Abu Dhabi, UAEThursday 29 October 2020

Protest camps bring Kabul to a standstill

Their grievances are about the lack of security which puts their lives in jeopardy every day.

KABUL // It is a busy working day yet Afghanistan’s capital is almost at a standstill. Nine days ago frustrated Afghans took to the streets, after a lorry stuffed with explosives blew up in the diplomatic district of Kabul.

More than 150 people were killed and 650 injured — the highest number of casualties in any attack since the fall of the Taliban.

For the citizens of Kabul, it was a tipping point. Hundreds took to the streets in protest — and they stayed there, setting up tented camps at major traffic junctions in six areas of the capital.

Their grievances are about the lack of security which puts their lives in jeopardy every day. They are demanding the resignations of president Ashraf Ghani and chief executive Dr Abdullah Abdullah, the two heads of state of the National Unity Government (NUG) of Afghanistan.

But what they want even more is the removal of the heads of security.

“We are facing increasing threats to our security by the day; we are dying in large numbers. So whatever the security organs of the government are doing is clearly not working,” said Haroon Motaref, whom the protesters have chosen as their representative to the government.

The first response of Kabul police a week ago was to shoot live rounds at the demonstration, killing at least six civilians. If they intended that to be the end of it, they were mistaken.

“By shooting at us the government was treating us like enemies. Don’t we have enough enemies already?” said Qumas, 28, one of the protesters at what is now referred to as the “central camp”, in the Sharenaw area of central Kabul. “The Taliban kill us every day; ISIL have also started to kill us and now our own government is shooting at us.”

The attacks have not stopped. A triple suicide bombing killed 18 people at the funeral of a protester on June 3. A magnetic bomb targeted a police vehicle in western Kabul on Thursday. The city is on edge, with many streets blocked to the public. Shops and businesses are quiet as people are moving around less.

Saturday was declared a national day of mourning. Afghan flags flew at half mast in honour of the victims of all the recent bomb attacks.

The protest camps have been organised by a mix of civil society organisations, activists, students and ordinary concerned civilians. The tents are equipped with chairs, carpets and lighting — all of which the protesters were paying for themselves, Mr Motaref said. Protesters occupy the tents in shifts, with about 25-30 people present at a time, although the number rises to several hundred in the evenings.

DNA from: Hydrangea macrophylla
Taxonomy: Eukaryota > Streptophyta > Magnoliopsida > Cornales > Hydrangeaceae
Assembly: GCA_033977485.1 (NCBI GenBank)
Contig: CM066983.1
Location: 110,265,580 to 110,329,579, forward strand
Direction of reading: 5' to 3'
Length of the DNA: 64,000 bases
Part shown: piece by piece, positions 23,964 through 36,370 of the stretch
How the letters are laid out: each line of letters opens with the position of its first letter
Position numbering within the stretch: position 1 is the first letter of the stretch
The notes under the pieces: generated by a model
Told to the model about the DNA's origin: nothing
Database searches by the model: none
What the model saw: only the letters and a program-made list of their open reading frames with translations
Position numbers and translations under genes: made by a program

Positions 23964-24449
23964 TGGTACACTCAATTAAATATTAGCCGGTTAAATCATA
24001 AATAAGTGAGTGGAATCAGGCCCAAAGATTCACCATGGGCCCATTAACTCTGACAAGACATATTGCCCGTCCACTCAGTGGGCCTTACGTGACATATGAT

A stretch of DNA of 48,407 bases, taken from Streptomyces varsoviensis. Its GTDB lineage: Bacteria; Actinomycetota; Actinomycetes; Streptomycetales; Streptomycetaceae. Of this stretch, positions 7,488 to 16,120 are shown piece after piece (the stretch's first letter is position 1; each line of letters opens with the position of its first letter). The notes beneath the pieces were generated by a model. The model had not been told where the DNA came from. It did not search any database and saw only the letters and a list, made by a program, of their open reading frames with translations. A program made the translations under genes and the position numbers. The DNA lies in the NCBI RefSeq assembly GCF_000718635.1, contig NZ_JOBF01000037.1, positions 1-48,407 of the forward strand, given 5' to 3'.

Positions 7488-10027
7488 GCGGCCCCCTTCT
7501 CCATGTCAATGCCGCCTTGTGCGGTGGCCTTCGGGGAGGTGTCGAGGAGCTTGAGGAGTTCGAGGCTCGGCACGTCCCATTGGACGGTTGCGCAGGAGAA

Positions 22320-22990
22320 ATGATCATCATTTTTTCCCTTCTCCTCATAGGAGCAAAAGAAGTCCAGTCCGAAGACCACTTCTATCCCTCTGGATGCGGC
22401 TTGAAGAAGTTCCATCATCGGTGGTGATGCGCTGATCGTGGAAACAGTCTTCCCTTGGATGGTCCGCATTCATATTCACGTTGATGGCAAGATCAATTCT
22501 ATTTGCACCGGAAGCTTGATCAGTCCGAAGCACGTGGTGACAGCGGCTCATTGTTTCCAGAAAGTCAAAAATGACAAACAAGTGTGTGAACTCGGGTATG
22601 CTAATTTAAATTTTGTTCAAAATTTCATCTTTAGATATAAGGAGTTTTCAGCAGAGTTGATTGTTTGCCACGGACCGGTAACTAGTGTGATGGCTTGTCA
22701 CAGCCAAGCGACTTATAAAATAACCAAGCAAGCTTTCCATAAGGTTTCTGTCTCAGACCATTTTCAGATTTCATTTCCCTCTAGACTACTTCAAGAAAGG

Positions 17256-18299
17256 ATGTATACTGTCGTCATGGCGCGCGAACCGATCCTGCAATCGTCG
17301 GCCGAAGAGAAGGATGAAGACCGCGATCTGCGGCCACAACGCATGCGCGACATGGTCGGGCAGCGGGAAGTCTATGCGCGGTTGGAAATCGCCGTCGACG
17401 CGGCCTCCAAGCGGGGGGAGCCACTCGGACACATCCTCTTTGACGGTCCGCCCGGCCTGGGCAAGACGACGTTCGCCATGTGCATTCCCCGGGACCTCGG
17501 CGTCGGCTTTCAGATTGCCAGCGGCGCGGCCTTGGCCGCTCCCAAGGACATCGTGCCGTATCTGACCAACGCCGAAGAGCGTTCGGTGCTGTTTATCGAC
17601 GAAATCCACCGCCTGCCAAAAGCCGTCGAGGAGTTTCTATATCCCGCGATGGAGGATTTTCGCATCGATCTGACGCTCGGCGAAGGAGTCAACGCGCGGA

The escalating protests, which are backed by Jamiat-e-Islami, the political opposition in Afghanistan, have plunged the government into crisis. Dr Abdullah has consulted with several national leaders, including former president Hamdi Karzai, and parliamentarians, and appears sympathetic to the protesters, partly because of his own connections to the opposition.

Nonetheless, the government says some of their demands are out of the question.

“There is no space for discussion of resignations of the president and the chief executive. Despite all oppositions, they were elected and represent the will of the Afghans,” said Javid Faisal, deputy spokesman for the chief executive.

However, he conceded that reforms in the security sector were needed, but they could only come about after a detailed investigation of the bombings as well as of the incident involving the killing of demonstrators.

“We can’t simply blame one person for the attacks. We need to identify where we failed before we take action,” he said.

The protests have also been opposed by Jamiat-e-Islami’s rival political group Hizb-e-Islami, led by the former warlord Gulbuddin Hekmatyar, whose forces killed thousands of people in attacks on the capital during the civil war in the early 1990s.

Mr Hekmatyar on Saturday warned those occupying the tents in Kabul to end the “chaos” or else “citizens” would take action.

The protesters, however, refuse to budge and insist on bringing all their demands to the discussion table.

“The situation in Kabul is worse than ever before and government doesn’t feel accountable for the deaths of our civilian lives,” said Dr Simi Yusuefi, 34, who works at the Jhamoriyat Hospital and joined the protest after witnessing the carnage from the lorry bombing on May 31. “The emergency ward at our hospital was filled with dead and injured Afghans,” she said. “I couldn’t stand to see the extent of the pain and misery being inflicted on our people.”

Dr Yusuefi said she and other doctors at the hospital come to the central camp for a few hours every day to show support and solidarity.

Asked if she feared another attack or the forced removal of the protesters, she said, “I’m not afraid of the government forces. I am here to put pressure on the government to replace the incompetent security officials who have failed to protect us over and again.”

Other protesters nodded in agreement. “We are not safe even in our homes anymore, so then it is better to die in the streets fighting for our rights,” said Qumas.


Updated: June 10, 2017 04:00 AM

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